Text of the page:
REPOSITORY    TAG       IMAGE ID       CREATED        SIZE
hello-world2  latest    d97789789d8d   4 seconds ago  775kB

And we can now start a temporary container, based on image “hello-world2”, and run command /hello2 in it.

docker run --rm hello-world2 /hello2

Hello, World!

If you remember, our image has already been configured to start /hello2 as the default command running in the container. Because of that, we did not have to explicitly say /hello2.

But the image contains both /hello and /hello2. What if we wanted to run the original /hello?

When a command is present on the command line, it will overwrite the image’s default “CMD”. So if we wanted to run /hello instead of /hello2 in our container, we would simply write:

docker run --rm hello-world2 /hello

Hello from Docker!
This message shows that your installation appears to be working correctly.

To generate this message, Docker took the following steps:
...
...

Removing Images

The images “hello-world” and “hello-world2” are extremely simple. They consist of programs /hello and /hello2 which print welcome messages and exit. There is nothing else useful we can do with them, other than maybe inspecting them for the sake of practice, and then removing them from the local cache:

docker image inspect hello-world

{
		"Id": "sha256:9c7a54a9a43cca047013b82af109fe963fde787f63f9e016fdc3384500c2823d",
		"RepoTags": [
				"hello-world:latest"
		],
		...
		...
		...

docker image rm hello-world
docker image rm hello-world2

It is possible that above commands will fail, saying:

Error response from daemon: conflict: unable to remove repository reference "hello-world2" (must force) - container ........... is using its reference image d97789789d8d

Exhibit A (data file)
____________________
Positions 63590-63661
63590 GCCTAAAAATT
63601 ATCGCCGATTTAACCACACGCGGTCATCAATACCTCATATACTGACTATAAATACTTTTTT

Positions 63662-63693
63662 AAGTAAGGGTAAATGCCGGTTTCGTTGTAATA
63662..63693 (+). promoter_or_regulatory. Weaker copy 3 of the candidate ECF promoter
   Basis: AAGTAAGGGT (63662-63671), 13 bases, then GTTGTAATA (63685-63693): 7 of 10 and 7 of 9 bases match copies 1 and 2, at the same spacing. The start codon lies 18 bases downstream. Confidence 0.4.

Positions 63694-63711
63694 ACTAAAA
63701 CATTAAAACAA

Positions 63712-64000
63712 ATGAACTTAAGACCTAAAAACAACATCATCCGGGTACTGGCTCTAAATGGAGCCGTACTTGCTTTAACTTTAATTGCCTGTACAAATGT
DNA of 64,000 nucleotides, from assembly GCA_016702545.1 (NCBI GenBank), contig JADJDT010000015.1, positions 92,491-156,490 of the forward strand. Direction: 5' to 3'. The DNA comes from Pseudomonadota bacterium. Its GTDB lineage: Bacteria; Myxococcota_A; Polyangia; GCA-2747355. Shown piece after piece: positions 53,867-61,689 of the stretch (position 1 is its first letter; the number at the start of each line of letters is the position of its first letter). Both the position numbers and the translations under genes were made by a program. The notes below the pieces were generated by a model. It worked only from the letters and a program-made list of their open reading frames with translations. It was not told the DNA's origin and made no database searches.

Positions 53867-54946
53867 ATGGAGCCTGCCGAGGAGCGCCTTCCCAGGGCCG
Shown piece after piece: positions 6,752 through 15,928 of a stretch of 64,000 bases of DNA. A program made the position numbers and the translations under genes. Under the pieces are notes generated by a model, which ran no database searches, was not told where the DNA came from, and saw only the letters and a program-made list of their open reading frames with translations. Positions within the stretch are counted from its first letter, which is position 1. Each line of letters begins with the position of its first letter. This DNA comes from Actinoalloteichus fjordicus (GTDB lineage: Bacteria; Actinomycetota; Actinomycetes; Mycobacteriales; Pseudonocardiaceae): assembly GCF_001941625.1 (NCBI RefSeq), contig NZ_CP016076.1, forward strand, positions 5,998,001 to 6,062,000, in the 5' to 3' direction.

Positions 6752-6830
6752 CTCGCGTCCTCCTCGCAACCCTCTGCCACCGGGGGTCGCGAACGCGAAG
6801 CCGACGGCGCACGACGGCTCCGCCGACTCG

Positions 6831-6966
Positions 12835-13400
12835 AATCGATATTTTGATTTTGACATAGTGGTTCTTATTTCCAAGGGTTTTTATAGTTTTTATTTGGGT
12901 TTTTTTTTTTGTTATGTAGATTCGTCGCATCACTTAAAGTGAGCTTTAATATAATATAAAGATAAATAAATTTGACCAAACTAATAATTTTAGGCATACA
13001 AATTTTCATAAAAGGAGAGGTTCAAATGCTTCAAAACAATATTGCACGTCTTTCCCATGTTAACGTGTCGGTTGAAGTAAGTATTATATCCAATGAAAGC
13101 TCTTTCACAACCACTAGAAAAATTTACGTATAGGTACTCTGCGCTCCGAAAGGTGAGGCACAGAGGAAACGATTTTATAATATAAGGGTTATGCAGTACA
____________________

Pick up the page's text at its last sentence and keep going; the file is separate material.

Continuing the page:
That simply means there exist containers which use this image, so the image cannot be removed. List containers and remove them before removing the images:

docker container list -a
docker container rm ...........

docker image rm hello-world
docker image rm hello-world2

Lastly, working with Docker, you will quickly notice that its cache can easily fill gigabytes of disk space, so we will also show a space-saving command here. That command will not make a difference with only few images, but will come handy in the future.

docker system df
docker system prune

Interacting with Containers

By default, for easier communication, Docker creates one default virtual network subnet and all containers get assigned an IP from that subnet so they can talk to each other.

The containers also have access to the host OS’ networking, so if the host machine is connected to the Internet, containers will be able to access it as well.

However, other than that, Containers run with pretty much everything separate from other containers, including storage.

That is great for isolation, but may be a problem for durability of data. While it is quite normal to have long-lived containers, containers are often also created temporarily, and all their data is lost when containers are stopped and removed.

Similarly, container isolation may be a problem if we want software in the containers to interact with the outside system more.

There are two ways to enable that interaction:

  • The first one, of limited applicability, is to copy additional files or other required data into the container

  • The second, and more useful one, is to mount host OS directories (ad-hoc volumes) into the container, and/or expose container’s network ports to the host OS

Mounting disk volumes inside containers is done with option -v HOST_PATH:CONTAINER_PATH, and exposing ports is done with option -p HOST_PORT:CONTAINER_PORT.

Let’s show that in practice.

Network Services in Containers

We have seen the “hello-world” image in the previous chapter. The image did not exist locally, so it was automatically pulled from Docker’s public registry when we ran it.

That container did not require much interaction. All it did was print a welcome message and exit.